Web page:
Science in photos
UD student works with images of research labs' history
8:33 a.m., Aug. 14, 2013--Students in the University of Delaware's Winterthur Program in American Material Culture often concentrate on the decorative arts, but many specialize in other areas as well.
Angela Schad, a Culture Fellow in the master's degree program, has spent the summer on work that combines her interests in material culture, science and history. An internship at the Carnegie Institution in Washington, D.C., allowed her to delve into collections of photographs that document the work in two key research laboratories of the early 20th century, including one devoted to the then-brand-new field of geology as a lab science.
'Helping the Morning'
Schad worked with photographic collections from two Carnegie Institution departments the Department of Terrestrial Magnetism and the Geophysical Laboratory whose records are housed in a single library.
Founded in 1905, the Geophysical Laboratory (GL) was established to replicate complex natural geological processes in a controlled setting. Its early years were documented with numerous photos of laboratory interiors and equipment, including special furnaces that were used to study thermodynamic processes. Schad has worked to catalog the photos for use in an online database that researchers can use in future work.
"The fields of geochemistry and geophysics as they are defined today were only beginning to be formed in the early 20th century," Schad said. "GL was the first of its kind to be devoted to geology as a laboratory science."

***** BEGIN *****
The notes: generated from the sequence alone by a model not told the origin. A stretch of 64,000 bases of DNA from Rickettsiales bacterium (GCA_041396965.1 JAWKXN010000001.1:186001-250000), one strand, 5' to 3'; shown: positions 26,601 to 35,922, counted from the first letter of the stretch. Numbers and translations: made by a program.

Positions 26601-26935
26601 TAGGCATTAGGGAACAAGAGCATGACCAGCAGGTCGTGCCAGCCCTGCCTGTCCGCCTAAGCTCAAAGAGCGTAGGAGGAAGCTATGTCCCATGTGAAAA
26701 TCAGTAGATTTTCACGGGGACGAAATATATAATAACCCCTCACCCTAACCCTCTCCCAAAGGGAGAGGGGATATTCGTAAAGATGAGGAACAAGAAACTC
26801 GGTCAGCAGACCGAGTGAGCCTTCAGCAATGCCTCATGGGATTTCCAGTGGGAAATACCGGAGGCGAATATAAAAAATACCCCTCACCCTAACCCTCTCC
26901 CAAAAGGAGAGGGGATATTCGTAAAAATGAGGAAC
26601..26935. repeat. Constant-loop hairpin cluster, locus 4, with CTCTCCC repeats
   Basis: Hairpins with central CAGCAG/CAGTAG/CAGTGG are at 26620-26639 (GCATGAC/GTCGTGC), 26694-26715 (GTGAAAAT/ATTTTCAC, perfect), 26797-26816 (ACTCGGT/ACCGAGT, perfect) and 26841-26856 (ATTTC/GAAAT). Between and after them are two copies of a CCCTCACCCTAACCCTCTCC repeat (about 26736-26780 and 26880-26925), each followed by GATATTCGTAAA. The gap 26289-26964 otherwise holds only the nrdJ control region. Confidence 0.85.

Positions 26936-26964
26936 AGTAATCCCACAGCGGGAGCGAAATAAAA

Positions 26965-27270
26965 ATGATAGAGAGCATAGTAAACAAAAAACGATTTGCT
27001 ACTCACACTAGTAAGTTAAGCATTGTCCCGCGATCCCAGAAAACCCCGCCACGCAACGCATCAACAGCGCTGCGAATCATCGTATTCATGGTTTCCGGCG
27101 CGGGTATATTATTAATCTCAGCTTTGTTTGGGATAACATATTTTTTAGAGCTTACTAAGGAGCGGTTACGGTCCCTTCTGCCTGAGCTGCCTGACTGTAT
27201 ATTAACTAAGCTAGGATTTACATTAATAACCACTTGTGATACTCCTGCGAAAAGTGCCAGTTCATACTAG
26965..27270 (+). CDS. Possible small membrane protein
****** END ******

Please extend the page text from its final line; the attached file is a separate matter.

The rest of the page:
She said she hopes to focus her master's degree thesis on the GL, examining "how an institution went about equipping a state-of-the-art laboratory in a brand-new field of science." She plans to explore such questions as whether the lab's equipment was purchased or built by in-house machine shops and how the scientists working there publicized their findings.
Compared with the GL photos that seem to have been kept in no particular order, Schad said, the images taken at the Department of Terrestrial Magnetism (DTM) were meticulously kept and pasted into albums. During her summer internship, she also worked with these DTM photographs, which she said primarily depict scientific instruments, many of them sent to the department from collaborators around the world. The department itself was created in 1904 to map the Earth's magnetic field, but its mission evolved after that task was largely completed in the 1920s.
"It's fascinating to see how this unique research institution changed over the decades," Schad said. "The first albums are full of images of magnetometers, inductors and other geomagnetic equipment, but in later albums you can clearly see the focus shift to instruments used in the study of the ionosphere and high-voltage nuclear physics."
The interdisciplinary Winterthur Program in American Material Culture teaches students how to look at objects and to study people's relationship to those objects through coursework, the use of the Winterthur Museum collections and a variety of fieldwork experience.
Article by Ann Manser
Photo courtesy of Angela Schad